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There are internet scams where people offer to sell cannabis preparations to people with cancer. There is no knowing what the ingredients are in these products and they could harm your health.
Some of these scammers trick cancer patients into buying ‘cannabis oil’ which they then never receive.

You could talk with your cancer specialist about the possibility of joining a clinical trial. Trials can give access to new drugs in a safe and monitored environment.

More information

The science blog on our website has more information about cannabis and cancer.

Daily use of cannabidiol (‘CBD’) oil may be linked to lung cancer regression

It may be worth exploring further the use of cannabidiol (‘CBD’) oil as a potential lung cancer treatment, suggest doctors in BMJ Case Reports after dealing with a daily user whose lung tumour shrank without the aid of conventional treatment.

The body’s own endocannabinoids are involved in various processes, including nerve function, emotion, energy metabolism, pain and inflammation, sleep and immune function.

Chemically similar to these endocannabinoids, cannabinoids can interact with signalling pathways in cells, including cancer cells. They have been studied for use as a primary cancer treatment, but the results have been inconsistent.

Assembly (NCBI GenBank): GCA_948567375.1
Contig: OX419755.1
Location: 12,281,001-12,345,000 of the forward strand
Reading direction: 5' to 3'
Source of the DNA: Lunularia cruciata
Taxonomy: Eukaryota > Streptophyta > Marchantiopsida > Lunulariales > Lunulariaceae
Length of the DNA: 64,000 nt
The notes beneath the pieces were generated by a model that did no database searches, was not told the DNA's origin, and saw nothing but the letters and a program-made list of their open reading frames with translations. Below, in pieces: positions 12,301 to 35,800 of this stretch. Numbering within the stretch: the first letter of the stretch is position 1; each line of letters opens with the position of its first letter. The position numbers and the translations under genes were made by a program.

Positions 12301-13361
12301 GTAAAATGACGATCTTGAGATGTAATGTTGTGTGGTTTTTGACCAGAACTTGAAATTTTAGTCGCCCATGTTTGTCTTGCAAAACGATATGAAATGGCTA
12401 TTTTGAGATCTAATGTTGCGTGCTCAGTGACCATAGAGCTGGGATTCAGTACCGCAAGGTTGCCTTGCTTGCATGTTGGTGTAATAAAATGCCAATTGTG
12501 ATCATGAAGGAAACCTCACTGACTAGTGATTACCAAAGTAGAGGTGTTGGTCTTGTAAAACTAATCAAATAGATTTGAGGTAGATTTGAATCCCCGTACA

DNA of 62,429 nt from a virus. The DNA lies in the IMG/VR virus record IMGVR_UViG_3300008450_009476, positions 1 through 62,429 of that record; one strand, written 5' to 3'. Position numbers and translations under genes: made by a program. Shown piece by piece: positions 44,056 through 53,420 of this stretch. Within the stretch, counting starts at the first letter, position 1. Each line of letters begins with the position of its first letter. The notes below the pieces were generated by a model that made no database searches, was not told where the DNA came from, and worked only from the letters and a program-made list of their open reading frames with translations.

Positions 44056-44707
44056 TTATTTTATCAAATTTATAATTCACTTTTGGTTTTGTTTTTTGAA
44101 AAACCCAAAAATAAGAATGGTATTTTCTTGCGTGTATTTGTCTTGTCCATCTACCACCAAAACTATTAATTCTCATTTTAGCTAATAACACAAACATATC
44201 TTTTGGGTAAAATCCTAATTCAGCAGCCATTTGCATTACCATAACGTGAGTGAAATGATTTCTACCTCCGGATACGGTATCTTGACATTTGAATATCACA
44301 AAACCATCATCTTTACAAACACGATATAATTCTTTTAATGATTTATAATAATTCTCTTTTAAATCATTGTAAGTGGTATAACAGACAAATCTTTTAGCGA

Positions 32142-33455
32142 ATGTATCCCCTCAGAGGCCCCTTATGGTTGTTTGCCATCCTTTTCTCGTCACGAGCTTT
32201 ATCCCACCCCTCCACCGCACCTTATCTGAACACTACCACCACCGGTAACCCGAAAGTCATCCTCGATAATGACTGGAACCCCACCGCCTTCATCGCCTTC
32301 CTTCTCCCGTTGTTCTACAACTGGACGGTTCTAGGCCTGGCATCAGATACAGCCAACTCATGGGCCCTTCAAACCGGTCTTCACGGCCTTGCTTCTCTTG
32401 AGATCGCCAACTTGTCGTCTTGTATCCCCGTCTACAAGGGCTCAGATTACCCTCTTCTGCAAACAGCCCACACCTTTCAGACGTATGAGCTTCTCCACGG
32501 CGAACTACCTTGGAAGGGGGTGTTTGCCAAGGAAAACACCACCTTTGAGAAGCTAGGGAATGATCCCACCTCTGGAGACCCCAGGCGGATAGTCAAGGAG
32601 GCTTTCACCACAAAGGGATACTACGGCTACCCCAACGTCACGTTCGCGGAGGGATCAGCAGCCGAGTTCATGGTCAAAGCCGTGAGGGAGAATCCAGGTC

Lung cancer remains the second most common cancer in the UK. Despite treatment advances, survival rates remain low at around 15% five years after diagnosis. And average survival without treatment is around 7 months.

The report authors describe the case of a woman in her 80s, diagnosed with non-small cell lung cancer. She also had mild chronic obstructive pulmonary disease (COPD), osteoarthritis, and high blood pressure, for which she was taking various drugs.

She was a smoker, getting through around a pack plus of cigarettes every week (68 packs/year).

Her tumour was 41 mm in size at diagnosis, with no evidence of local or further spread, so was suitable for conventional treatment of surgery, chemotherapy, and radiotherapy. But the woman refused treatment, so was placed under ‘watch and wait’ monitoring, which included regular CT scans every 3-6 months.

These showed that the tumour was progressively shrinking, reducing in size from 41 mm in June 2018 to 10 mm by February 2021, equal to an overall 76% reduction in maximum diameter, averaging 2.4% a month, say the report authors.